A documentary maker visits Fort McHenry to create a comprehensive picture of an emotional subject

Capturing present-day patriotism

March 27, 2006|By ANICA BUTLER | ANICA BUTLER,SUN REPORTER

Michael Buck -- dressed as a Navy lieutenant circa 1814 -- was ready to be photographed yesterday.

But he hadn't given much thought to what he would say for his interview on patriotism.

And to participate in a national portrait and documentary project being filmed at Fort McHenry and historic sites around the country, Buck had to not just look the part, but he had to have something meaningful to say.

Buck, a volunteer at Fort McHenry, meandered through a definition of patriotism before hitting on a concept his interviewer liked: mindfulness.

"It's how one lives life day by day. Being mindful of how one's actions benefit society," Buck said. "Putting a flag on the bumper of a car is not patriotism. Carpooling is patriotic."

When asked about his idea of home, Buck comes up with another word: presentness.

Presentness is the emotional attachment to a place, noticing your surroundings, choosing to make a location your home, he said. Choosing to belong.

"A neologism!" exclaimed photographer and filmmaker Bill Hayward, who was at Fort McHenry this weekend taking pictures for his book and documentary, Patriot Acts. Over three days, people were photographed, with art of their own making, filmed and interviewed on what it means to be a patriot today.

Buck ended up painting his new word with black paint over several pieces of paper torn from a giant roll. Hayward removed some curtains from a room at the fort and strung the letters behind Buck, in front of a wall-sized painting of the Battle of Baltimore. Buck posed with his sword.

Fort McHenry is the first of 10 stops at historic sites around the country for Hayward, whose Patriot Acts is the newest part of his American Memory Project. Over three years he's taken more than 300 of his "collaborative portraits."

A typical day of shooting means taking about four portraits, but on Friday and Saturday, Hayward and his crew took 10 each day. Yesterday they shot 12 -- the most in one day. Some people were even turned away because the fort was closing.

Hayward said he was pleasantly surprised by the turnout in Baltimore.

"I think it's the subject matter," said Anna Elman, project director. "It's really close to everyone's heart now."

Those who participated this weekend included a family with a 6-month-old, a mother and father whose son is a Marine on his way to Kuwait, a firefighter, a truck driver, volunteers and rangers from Fort McHenry, a cab driver and a woman who said she "lives for Frank Sinatra."

When the subjects arrived, they were interviewed by Elman, often on unexpected tangents, and were filmed.

"It's not about having a picture taken," Hayward said. "It's about sharing emotion and truth."

After the interview, each subject created a piece of art. The process took between 45 minutes to an hour for each person, Elman said.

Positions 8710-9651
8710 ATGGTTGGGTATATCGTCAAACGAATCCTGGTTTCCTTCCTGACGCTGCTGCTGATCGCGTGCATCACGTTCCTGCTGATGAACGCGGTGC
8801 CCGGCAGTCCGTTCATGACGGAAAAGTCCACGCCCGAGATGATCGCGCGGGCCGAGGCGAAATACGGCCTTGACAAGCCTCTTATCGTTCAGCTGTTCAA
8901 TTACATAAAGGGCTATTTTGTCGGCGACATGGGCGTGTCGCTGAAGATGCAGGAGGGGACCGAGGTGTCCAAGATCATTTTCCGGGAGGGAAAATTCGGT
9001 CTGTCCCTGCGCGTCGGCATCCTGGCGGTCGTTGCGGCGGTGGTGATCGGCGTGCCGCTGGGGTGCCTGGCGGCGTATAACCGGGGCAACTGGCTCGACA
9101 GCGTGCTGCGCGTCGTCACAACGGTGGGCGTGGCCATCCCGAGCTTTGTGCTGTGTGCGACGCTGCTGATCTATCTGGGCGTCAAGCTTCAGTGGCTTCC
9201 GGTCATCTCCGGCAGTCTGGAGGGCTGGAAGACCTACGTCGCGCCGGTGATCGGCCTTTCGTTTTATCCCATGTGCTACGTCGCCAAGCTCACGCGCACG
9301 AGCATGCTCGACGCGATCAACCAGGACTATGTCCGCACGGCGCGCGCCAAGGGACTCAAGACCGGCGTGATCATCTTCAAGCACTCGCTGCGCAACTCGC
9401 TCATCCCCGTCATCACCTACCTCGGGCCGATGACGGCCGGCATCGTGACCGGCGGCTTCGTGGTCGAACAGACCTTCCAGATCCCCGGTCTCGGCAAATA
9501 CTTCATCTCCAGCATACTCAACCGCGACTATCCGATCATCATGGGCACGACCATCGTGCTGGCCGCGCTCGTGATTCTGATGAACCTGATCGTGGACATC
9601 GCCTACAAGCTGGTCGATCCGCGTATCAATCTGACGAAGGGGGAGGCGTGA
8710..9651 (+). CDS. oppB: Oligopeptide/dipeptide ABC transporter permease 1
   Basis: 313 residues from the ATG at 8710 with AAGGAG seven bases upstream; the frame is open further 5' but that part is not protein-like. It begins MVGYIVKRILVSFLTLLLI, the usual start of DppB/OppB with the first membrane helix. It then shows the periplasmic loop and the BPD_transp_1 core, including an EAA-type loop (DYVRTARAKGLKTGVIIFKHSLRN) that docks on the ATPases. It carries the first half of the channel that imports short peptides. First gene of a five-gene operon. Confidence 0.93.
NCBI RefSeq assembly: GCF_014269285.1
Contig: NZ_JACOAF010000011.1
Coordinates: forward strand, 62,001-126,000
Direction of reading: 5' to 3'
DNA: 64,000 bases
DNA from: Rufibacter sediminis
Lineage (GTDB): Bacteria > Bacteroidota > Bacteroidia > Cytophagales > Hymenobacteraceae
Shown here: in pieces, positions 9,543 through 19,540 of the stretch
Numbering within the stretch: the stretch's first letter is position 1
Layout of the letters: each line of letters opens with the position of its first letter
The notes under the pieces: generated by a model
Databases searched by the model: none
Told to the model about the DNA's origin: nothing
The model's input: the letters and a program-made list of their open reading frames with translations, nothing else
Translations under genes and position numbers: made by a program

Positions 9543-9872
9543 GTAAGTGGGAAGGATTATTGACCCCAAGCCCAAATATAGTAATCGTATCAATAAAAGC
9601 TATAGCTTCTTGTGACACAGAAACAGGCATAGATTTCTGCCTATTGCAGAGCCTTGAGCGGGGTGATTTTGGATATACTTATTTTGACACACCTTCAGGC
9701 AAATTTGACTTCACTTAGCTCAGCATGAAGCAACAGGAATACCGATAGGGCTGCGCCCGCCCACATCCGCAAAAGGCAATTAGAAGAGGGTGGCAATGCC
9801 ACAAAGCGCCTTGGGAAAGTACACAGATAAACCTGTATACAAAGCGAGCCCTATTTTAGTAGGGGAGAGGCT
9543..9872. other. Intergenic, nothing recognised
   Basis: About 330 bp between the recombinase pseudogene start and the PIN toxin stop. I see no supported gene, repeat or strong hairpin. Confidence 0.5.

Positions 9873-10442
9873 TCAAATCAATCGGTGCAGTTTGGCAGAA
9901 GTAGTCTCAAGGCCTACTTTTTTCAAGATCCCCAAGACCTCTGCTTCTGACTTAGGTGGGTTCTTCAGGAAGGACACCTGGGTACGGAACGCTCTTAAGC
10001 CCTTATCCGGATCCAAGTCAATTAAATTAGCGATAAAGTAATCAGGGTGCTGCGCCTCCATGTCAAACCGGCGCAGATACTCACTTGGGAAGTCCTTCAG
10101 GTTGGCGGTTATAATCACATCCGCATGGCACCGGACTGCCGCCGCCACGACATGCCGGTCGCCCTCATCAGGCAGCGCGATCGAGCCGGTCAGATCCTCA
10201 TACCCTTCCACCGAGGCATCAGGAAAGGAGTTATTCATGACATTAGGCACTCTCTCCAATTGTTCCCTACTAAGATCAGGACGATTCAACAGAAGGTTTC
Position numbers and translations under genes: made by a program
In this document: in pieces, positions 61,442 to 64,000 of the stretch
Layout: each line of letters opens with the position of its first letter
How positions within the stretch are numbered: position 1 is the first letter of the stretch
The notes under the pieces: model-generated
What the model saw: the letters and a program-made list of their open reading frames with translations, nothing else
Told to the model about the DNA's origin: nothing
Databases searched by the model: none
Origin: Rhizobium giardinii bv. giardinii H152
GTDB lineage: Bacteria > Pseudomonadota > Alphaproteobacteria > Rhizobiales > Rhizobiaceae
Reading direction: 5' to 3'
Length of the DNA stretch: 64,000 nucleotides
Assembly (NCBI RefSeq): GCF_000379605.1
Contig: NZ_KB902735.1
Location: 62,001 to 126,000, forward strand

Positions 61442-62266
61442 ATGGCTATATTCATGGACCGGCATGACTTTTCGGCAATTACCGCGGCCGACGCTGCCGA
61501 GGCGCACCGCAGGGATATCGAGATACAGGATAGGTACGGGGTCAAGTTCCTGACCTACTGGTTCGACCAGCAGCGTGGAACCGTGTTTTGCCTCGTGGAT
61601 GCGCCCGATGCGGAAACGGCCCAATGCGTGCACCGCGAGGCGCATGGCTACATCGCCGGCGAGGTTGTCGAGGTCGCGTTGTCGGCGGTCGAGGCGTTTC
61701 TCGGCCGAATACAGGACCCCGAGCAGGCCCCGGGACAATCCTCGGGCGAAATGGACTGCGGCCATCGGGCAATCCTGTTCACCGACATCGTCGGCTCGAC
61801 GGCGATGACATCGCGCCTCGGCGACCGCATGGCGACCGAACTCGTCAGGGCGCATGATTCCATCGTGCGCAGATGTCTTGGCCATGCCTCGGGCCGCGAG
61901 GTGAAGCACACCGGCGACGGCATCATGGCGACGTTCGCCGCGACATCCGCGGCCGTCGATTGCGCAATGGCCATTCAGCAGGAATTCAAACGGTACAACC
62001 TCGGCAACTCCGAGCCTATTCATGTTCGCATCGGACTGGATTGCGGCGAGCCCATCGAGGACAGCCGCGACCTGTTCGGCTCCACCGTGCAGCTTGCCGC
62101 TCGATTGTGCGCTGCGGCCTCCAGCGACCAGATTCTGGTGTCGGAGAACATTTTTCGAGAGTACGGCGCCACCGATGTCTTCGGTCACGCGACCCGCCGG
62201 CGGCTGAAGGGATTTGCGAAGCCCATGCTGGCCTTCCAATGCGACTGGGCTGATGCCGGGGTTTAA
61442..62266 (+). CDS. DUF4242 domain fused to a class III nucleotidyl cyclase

The interview is an important first step.

The goal of the project, Hayward said, is to bring the concept of patriotism down to the personal level, to give voice to people's unexamined thoughts, to show commonality and to highlight a sometimes controversial issue.

"We don't know what's going to turn up. Part of the process is about people defining who they are and speaking from the heart," Hayward said.

It's about "engaging the people and giving voice to them and to the history of the country," he added.

Hayward said he hopes to have the American Memory Project on display before the 2008 election.

"Leading up to an election year, it's good to stimulate the conversation," he said.

Stimulating the conversation sometimes means steering people away from pat answers and trite quotations.

"First, people say what they think you want to hear. Then they say what they think they should say ... before they reveal a truth," Hayward said.

Elizabeth Kudirka, an 18-year-old volunteer at Fort McHenry, told Elman during her interview that she lived on her own in Ukraine when she was 14 and was dancing professionally. Elman asked Kudirka to describe the home of her dreams, to which she answered: "A place where I didn't have to conform. There would be freedom."

The college student painted the library in her dream house as a backdrop to her portrait.

After she was finished, she acknowledged that at first she was a bit surprised by the questions.

"But patriotism does involve your home. It makes sense if you think about it," she said.

Rick Wilson, 47, a Baltimore native, said that when he heard about the project, he began thinking about what he would say.

"I never thought that much about patriotism. It never crossed my mind before," he said. "It got me thinking about it."

In his interview, he ended up talking about his plot in a community garden, and he painted it for his portrait.

After meeting with and photographing so many people, Hayward said he has learned a lot.

"There's a greater commonality among people than you would think," he said. "You learn not to underestimate people."

After making it through the interview and sometimes skeptically creating art, not everyone is ready to have his or her photo taken.

"There are two things that set me off," Buck warned. "Cameras and needles."

But Hayward quickly developed a warm rapport with his subjects. He mentioned to Buck that he will be using PhotoShop later on the photos.

"Can you take the coffee stain out of my trousers?" Buck asks.

Hayward laughed. "Do you want to be a blond?"

anica.butler@baltsun.com

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